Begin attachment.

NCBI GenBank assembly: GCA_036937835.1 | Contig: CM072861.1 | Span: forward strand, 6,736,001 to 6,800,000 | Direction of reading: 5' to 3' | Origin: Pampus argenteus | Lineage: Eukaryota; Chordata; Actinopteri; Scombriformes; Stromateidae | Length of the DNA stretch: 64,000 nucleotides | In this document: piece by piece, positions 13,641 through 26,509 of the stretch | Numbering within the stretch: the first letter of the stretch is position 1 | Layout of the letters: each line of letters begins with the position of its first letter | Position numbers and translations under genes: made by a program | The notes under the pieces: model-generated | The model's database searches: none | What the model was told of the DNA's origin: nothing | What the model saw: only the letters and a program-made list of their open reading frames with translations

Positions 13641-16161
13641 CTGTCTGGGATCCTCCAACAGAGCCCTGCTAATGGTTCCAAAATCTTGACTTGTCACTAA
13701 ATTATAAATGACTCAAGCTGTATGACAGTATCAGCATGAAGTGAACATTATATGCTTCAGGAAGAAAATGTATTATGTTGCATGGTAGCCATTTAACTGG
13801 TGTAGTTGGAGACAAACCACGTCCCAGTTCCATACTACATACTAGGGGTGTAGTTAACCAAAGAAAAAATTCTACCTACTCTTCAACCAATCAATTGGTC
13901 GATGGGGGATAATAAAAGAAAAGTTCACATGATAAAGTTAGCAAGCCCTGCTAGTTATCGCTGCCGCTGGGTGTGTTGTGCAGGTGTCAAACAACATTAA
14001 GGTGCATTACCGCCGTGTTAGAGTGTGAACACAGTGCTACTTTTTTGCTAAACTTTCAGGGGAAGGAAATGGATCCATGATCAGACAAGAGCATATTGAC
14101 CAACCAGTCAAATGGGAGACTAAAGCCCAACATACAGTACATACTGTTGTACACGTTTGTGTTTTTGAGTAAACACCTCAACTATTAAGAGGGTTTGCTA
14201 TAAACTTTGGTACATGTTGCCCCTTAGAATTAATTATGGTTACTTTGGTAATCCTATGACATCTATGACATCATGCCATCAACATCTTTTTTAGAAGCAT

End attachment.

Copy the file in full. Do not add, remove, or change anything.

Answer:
NCBI GenBank assembly: GCA_036937835.1 | Contig: CM072861.1 | Span: forward strand, 6,736,001 to 6,800,000 | Direction of reading: 5' to 3' | Origin: Pampus argenteus | Lineage: Eukaryota; Chordata; Actinopteri; Scombriformes; Stromateidae | Length of the DNA stretch: 64,000 nucleotides | In this document: piece by piece, positions 13,641 through 26,509 of the stretch | Numbering within the stretch: the first letter of the stretch is position 1 | Layout of the letters: each line of letters begins with the position of its first letter | Position numbers and translations under genes: made by a program | The notes under the pieces: model-generated | The model's database searches: none | What the model was told of the DNA's origin: nothing | What the model saw: only the letters and a program-made list of their open reading frames with translations

Positions 13641-16161
13641 CTGTCTGGGATCCTCCAACAGAGCCCTGCTAATGGTTCCAAAATCTTGACTTGTCACTAA
13701 ATTATAAATGACTCAAGCTGTATGACAGTATCAGCATGAAGTGAACATTATATGCTTCAGGAAGAAAATGTATTATGTTGCATGGTAGCCATTTAACTGG
13801 TGTAGTTGGAGACAAACCACGTCCCAGTTCCATACTACATACTAGGGGTGTAGTTAACCAAAGAAAAAATTCTACCTACTCTTCAACCAATCAATTGGTC
13901 GATGGGGGATAATAAAAGAAAAGTTCACATGATAAAGTTAGCAAGCCCTGCTAGTTATCGCTGCCGCTGGGTGTGTTGTGCAGGTGTCAAACAACATTAA
14001 GGTGCATTACCGCCGTGTTAGAGTGTGAACACAGTGCTACTTTTTTGCTAAACTTTCAGGGGAAGGAAATGGATCCATGATCAGACAAGAGCATATTGAC
14101 CAACCAGTCAAATGGGAGACTAAAGCCCAACATACAGTACATACTGTTGTACACGTTTGTGTTTTTGAGTAAACACCTCAACTATTAAGAGGGTTTGCTA
14201 TAAACTTTGGTACATGTTGCCCCTTAGAATTAATTATGGTTACTTTGGTAATCCTATGACATCTATGACATCATGCCATCAACATCTTTTTTAGAAGCAT